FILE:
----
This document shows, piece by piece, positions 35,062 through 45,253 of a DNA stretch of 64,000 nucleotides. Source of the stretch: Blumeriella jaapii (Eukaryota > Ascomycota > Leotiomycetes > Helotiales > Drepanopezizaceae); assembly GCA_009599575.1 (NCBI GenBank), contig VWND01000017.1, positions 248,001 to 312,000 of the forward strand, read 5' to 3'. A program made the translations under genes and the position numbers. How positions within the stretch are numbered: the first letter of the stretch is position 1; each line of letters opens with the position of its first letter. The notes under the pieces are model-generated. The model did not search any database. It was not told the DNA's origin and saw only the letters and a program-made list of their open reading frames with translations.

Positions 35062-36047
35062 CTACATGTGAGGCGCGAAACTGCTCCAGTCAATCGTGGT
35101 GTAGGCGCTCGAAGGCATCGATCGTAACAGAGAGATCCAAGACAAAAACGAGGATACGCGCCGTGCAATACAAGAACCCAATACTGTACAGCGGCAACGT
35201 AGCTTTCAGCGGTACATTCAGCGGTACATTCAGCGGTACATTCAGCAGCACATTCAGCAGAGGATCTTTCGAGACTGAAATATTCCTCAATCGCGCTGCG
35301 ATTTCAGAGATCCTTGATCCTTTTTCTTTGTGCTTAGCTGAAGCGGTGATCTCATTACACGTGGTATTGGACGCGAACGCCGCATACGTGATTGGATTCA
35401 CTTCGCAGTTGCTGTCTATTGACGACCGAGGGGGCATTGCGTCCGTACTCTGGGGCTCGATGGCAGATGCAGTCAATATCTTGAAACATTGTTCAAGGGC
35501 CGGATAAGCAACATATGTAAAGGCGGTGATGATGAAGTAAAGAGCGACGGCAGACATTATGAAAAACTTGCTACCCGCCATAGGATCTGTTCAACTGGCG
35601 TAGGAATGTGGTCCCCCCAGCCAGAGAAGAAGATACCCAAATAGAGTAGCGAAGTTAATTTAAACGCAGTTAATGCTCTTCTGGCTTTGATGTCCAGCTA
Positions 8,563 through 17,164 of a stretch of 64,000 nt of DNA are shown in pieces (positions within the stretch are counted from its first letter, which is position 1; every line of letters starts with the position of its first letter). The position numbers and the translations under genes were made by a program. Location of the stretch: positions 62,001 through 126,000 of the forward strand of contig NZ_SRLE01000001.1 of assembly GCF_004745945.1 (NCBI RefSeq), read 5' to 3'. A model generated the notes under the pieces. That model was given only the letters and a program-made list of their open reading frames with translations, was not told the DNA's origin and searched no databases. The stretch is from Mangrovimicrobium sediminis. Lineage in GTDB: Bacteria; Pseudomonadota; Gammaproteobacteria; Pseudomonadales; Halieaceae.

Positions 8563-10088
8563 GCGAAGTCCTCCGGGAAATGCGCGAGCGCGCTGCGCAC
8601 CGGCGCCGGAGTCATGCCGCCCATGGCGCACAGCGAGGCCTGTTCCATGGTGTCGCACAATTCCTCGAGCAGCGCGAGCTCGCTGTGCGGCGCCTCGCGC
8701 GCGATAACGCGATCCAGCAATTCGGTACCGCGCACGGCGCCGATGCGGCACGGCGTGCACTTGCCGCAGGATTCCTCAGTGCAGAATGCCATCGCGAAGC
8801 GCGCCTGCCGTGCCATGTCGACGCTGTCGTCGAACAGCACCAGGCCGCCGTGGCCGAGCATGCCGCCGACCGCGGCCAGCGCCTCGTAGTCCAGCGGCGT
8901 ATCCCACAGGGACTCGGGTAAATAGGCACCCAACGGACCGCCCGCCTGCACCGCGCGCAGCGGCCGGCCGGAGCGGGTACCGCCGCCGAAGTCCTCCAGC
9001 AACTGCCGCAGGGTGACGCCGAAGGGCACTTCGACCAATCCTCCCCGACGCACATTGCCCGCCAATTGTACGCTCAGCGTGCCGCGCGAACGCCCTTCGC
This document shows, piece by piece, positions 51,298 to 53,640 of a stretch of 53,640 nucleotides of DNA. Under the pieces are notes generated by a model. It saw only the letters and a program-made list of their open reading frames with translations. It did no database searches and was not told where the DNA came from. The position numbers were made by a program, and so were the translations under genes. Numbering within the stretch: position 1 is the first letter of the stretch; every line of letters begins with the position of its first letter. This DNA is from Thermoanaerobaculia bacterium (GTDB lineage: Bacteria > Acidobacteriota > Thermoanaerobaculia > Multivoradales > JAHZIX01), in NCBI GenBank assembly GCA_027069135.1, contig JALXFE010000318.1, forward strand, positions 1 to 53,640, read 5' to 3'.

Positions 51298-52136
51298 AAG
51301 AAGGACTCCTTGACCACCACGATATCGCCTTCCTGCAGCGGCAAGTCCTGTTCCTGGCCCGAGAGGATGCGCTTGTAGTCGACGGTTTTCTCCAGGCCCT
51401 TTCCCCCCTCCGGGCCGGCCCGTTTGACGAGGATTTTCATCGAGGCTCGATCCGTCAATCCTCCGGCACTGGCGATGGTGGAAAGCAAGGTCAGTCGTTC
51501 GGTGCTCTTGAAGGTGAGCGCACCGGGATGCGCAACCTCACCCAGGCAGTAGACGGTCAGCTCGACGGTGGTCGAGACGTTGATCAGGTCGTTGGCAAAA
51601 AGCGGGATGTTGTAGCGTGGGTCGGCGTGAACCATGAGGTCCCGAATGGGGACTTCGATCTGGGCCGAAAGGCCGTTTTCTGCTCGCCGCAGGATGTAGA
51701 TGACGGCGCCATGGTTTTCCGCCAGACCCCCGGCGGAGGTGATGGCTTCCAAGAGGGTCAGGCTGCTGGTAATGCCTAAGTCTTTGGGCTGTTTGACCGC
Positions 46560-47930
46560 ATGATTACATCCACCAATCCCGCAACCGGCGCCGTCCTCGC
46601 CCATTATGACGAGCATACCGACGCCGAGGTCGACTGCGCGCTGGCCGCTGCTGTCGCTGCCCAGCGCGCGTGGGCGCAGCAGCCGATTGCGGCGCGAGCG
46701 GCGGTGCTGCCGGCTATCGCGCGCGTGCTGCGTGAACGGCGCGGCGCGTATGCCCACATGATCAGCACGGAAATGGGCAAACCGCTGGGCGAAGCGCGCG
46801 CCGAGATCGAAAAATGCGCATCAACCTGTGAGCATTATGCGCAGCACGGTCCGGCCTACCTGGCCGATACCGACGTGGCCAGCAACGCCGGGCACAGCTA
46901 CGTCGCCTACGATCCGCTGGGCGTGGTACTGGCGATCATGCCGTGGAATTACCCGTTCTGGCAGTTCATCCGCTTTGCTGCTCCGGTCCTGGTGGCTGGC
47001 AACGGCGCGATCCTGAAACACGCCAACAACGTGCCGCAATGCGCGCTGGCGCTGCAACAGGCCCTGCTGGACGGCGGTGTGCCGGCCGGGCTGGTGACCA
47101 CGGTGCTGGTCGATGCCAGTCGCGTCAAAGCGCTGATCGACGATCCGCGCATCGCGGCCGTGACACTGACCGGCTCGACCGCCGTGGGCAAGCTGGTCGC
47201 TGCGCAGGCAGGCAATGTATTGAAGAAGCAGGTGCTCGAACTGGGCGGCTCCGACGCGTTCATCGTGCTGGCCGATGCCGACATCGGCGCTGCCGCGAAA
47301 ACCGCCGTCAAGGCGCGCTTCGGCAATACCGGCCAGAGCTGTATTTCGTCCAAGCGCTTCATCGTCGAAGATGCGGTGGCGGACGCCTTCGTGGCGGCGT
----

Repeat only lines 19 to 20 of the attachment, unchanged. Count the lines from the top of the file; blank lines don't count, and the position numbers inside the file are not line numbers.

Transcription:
Positions 51298-52136
51298 AAG